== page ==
• "Another method Cottrell described was a case in which hackers set a number of criteria that they all shared using the Linux operating system and the Netscape browser, among other factors. When federal investigators using PCs running Windows and using Internet Explorer visited the hackers' shared site, the hackers' system immediately mounted a distributed denial-of-service attack against the federal system

  • ABC Nightline video about insurgent use of internet
  • In Their Own Words: Reading the Iraqi Insurgency - 15 Feb 2006 report by International Crisis Group, examining info-savvy insurgents - cited in above ABC news video
    • Several important conclusions emerge: (discussed in the report)
      • The insurgency increasingly is dominated by a few large groups with sophisticated communications.
      • There has been gradual convergence around more unified practices and discourse, and predominantly Sunni Arab identity
      • Despite recurring contrary reports, there is little sign of willingness by any significant insurgent element to join the political process or negotiate with the U.S.
      • The groups appear acutely aware of public opinion and increasingly mindful of their image.
      • The insurgents have yet to put forward a clear political program or long-term vision for Iraq.
      • The insurgency is increasingly optimistic about victory.

  • e-Qaeda: a special report on how jihadists use the Internet and technology to spread their message, Washington Post - includes video, the three following articles, and more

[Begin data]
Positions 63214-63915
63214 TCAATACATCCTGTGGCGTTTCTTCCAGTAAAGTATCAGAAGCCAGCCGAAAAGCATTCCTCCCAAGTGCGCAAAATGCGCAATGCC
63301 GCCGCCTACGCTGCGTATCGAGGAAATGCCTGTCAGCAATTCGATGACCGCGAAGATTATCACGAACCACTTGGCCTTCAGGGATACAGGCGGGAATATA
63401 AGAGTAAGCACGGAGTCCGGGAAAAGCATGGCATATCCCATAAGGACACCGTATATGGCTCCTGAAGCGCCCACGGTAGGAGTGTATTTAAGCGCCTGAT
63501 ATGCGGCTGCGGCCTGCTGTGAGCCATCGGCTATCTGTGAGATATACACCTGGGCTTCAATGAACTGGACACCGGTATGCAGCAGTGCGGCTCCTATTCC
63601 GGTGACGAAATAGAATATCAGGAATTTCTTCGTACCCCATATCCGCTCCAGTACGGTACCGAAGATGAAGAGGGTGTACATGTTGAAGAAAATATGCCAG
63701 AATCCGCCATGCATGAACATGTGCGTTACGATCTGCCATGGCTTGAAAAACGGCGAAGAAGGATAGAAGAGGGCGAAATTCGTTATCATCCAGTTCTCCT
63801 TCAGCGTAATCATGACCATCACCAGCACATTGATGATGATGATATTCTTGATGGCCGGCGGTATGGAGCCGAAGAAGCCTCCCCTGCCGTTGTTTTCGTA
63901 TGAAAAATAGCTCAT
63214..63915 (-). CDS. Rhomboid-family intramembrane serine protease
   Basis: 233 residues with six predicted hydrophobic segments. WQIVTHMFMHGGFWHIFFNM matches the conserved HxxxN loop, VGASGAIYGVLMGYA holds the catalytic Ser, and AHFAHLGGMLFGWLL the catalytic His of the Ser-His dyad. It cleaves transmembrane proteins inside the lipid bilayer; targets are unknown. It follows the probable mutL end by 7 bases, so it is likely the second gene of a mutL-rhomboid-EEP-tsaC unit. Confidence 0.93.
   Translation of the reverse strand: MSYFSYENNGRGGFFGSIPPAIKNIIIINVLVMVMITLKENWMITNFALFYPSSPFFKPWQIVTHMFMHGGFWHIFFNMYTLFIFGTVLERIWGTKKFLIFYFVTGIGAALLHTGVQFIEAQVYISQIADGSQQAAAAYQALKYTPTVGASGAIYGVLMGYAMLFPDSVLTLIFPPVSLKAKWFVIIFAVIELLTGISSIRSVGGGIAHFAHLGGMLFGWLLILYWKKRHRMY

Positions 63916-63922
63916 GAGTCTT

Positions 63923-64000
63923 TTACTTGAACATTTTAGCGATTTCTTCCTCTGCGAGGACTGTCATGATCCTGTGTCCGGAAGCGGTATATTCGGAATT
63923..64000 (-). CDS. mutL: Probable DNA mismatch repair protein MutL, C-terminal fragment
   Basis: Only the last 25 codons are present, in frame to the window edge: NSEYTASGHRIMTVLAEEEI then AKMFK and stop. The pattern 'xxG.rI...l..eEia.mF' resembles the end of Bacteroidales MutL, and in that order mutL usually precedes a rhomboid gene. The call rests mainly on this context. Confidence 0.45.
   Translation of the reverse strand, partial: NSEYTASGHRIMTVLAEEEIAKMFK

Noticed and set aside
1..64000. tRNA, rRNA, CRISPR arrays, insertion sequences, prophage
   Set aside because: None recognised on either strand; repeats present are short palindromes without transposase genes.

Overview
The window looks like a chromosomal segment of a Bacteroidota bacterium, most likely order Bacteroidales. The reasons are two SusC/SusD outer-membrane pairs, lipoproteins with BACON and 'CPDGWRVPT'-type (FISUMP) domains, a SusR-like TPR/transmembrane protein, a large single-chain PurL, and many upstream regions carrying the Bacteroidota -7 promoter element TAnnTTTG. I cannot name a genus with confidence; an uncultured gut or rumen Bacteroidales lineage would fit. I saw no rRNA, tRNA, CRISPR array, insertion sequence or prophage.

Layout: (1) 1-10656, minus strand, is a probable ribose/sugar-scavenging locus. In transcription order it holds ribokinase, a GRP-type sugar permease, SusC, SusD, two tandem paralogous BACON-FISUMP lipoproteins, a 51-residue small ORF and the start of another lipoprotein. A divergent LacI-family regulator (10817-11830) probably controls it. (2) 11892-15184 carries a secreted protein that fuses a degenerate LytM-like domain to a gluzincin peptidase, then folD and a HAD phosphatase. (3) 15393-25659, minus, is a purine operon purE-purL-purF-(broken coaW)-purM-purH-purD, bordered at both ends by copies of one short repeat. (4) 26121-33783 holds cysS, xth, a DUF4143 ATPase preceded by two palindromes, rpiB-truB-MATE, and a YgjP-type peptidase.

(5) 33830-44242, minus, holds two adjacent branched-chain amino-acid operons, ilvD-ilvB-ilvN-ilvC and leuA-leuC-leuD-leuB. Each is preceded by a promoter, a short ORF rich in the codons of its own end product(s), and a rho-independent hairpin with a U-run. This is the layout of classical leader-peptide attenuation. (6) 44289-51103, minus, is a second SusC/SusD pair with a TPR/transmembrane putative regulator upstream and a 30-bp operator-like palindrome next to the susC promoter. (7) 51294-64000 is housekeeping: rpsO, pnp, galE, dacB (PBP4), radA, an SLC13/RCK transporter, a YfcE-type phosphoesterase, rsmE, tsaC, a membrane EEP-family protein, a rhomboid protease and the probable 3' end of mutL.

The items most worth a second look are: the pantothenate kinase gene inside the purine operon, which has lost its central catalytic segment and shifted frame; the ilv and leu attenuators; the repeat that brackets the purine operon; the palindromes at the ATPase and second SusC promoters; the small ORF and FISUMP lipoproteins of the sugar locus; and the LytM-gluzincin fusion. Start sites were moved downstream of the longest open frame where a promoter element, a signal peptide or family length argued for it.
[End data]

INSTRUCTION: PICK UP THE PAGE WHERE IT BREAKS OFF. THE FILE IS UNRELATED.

• www.terror.net: How Modern Terrorism Uses the Internet , by Weimann, U.S. Institute of Peace, Mar 2004

  • A Military Guide to Terrorism in the Twenty-First Century (local copy), U.S. Army

  • Separatist, Para-military, Military, Intelligence, and Political Organizations Using the Internet

  • How Terrorists Use the Internet, by Lyman, NewsFactor Magazine Online, 12 Sep 2001

  • Al Qaeda and the Internet: The Danger of “Cyberplanning,” (local copy) by Thomas, in Parameters, Spring 2003

    • Evidence strongly suggests that terrorists used the Internet to plan their operations for 9/11.
        Computers seized in Afghanistan reportedly revealed that al Qaeda was collecting intelligence on targets and sending encrypted messages via the Internet. As recently as 16 September 2002, al Qaeda cells operating in America reportedly were using Internet-based phone services to communicate with cells overseas. These incidents indicate that the Internet is being used as a “cyberplanning” tool for terrorists. It provides terrorists with anonymity, command and control resources, and a host of other measures to coordinate and integrate attack options.
    • The Internet can be used to put together profiles.